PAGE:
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Corporations and Partnerships

The law provides several options for people planning to start a business or restructure an existing business. Before making a decision as to whether a corporation or a partnership is best for your business it is important to consider your long term and short term business goals and to consult with an attorney specializing in corporate and business law to discuss the potential benefits and drawbacks that accompany each method of business incorporation.

Corporations and partnerships each have particular advantages and disadvantages. Most notably the formation of a corporation can shield the shareholders and owners from personal liability over corporate debts whereas with a sole proprietorship or partnership the owners are personally liable and responsible for business debts. If the assets of the sole proprietorship or partnership cannot satisfy the business debt creditors can go after each owner’s personal assets, including personal bank accounts and real property, to satisfy the debt. If a corporation runs out of funds its owners are not personally liable unless creditors can prove fraud, co-mingling of business and personal assets, or tax evasion.

Corporations also offer unique tax advantages. Earnings from a sole proprietorship are subject to a federal self-employment tax, which is currently a 13.3% tax on all profits. Corporations on the other hand are only responsible for taxes on salaries and not on profits. Corporations are given a very favorable and unique place in the law as entities that have a continuous life, meaning that a corporation and the benefits conferred upon it under the law do not expire upon the death of its shareholders, directors, or officers. Corporations also have more options to raise revenue such as issuing stocks and corporations allow for much easier transfer of ownership interests. There are cases where partnerships are preferable. Partnerships cost less to establish, have minimal formalities, and do not require the filings of documents with the Department of State. A partnership can open and operate immediately and without any filing requirements, documentation of existence, or even an operating agreement.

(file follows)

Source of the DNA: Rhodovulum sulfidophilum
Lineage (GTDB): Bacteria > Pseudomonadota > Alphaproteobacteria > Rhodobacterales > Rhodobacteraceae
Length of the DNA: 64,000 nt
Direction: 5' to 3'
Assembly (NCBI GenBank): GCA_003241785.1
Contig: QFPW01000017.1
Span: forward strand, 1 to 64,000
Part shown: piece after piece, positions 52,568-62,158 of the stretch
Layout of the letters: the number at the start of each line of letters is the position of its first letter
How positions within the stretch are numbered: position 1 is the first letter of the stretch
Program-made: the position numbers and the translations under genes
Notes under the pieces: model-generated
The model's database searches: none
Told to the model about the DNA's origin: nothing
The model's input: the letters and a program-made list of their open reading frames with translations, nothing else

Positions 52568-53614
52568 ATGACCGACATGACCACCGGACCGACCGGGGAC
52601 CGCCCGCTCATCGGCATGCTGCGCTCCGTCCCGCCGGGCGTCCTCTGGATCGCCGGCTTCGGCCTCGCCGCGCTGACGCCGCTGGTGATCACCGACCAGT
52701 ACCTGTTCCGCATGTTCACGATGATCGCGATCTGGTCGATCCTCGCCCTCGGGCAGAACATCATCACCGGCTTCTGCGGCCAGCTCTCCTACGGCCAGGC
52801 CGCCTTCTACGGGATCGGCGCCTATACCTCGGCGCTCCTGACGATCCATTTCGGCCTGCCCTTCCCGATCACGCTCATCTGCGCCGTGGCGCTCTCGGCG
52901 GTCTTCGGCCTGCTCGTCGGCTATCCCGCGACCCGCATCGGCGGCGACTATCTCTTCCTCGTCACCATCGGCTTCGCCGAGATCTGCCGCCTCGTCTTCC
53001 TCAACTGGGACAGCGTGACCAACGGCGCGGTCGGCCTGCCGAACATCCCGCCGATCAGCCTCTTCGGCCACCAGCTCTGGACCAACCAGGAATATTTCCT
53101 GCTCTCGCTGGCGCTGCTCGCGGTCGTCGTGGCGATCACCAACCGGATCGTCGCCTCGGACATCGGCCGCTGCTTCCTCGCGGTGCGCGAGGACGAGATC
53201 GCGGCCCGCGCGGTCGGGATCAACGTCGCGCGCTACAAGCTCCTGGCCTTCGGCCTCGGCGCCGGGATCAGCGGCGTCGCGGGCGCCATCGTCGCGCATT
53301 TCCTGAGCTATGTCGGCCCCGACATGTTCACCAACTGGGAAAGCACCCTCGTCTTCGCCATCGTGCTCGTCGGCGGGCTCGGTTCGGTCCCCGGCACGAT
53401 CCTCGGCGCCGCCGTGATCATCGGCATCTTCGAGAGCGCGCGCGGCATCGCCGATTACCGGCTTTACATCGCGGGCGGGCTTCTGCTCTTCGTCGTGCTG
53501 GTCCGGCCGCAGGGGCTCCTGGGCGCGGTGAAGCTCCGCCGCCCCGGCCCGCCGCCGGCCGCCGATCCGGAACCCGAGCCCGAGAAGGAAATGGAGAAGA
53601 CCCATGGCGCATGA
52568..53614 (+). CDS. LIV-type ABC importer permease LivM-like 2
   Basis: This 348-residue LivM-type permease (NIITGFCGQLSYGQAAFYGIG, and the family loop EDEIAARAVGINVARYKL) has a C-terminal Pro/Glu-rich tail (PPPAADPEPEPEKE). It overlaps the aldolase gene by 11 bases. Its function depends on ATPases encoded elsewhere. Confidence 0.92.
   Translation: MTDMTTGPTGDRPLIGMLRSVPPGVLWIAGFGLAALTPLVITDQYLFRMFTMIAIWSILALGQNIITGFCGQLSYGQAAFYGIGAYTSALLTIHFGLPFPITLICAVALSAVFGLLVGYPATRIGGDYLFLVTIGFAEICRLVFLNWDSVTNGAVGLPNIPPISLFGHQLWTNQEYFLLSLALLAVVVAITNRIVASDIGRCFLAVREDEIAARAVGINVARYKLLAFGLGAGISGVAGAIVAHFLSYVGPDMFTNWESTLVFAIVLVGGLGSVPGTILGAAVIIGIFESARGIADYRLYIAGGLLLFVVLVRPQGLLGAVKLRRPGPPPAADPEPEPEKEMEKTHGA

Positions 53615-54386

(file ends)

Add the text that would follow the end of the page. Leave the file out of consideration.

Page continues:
Working with an attorney specializing in business and corporate law is your first step towards laying a successful foundation for your business to ensure its future success. Your attorney will be able assist you in determining which legal mechanism best suits your business’s needs and properly guide you through the legal requirements that your business must follow in order to utilize the protections that are afforded under the law.

Call Wilson Law PLC today at 866-603-5976 to set up your complimentary meeting to discuss your concerns and goals or fill out our contact form and we will call you to schedule your meeting.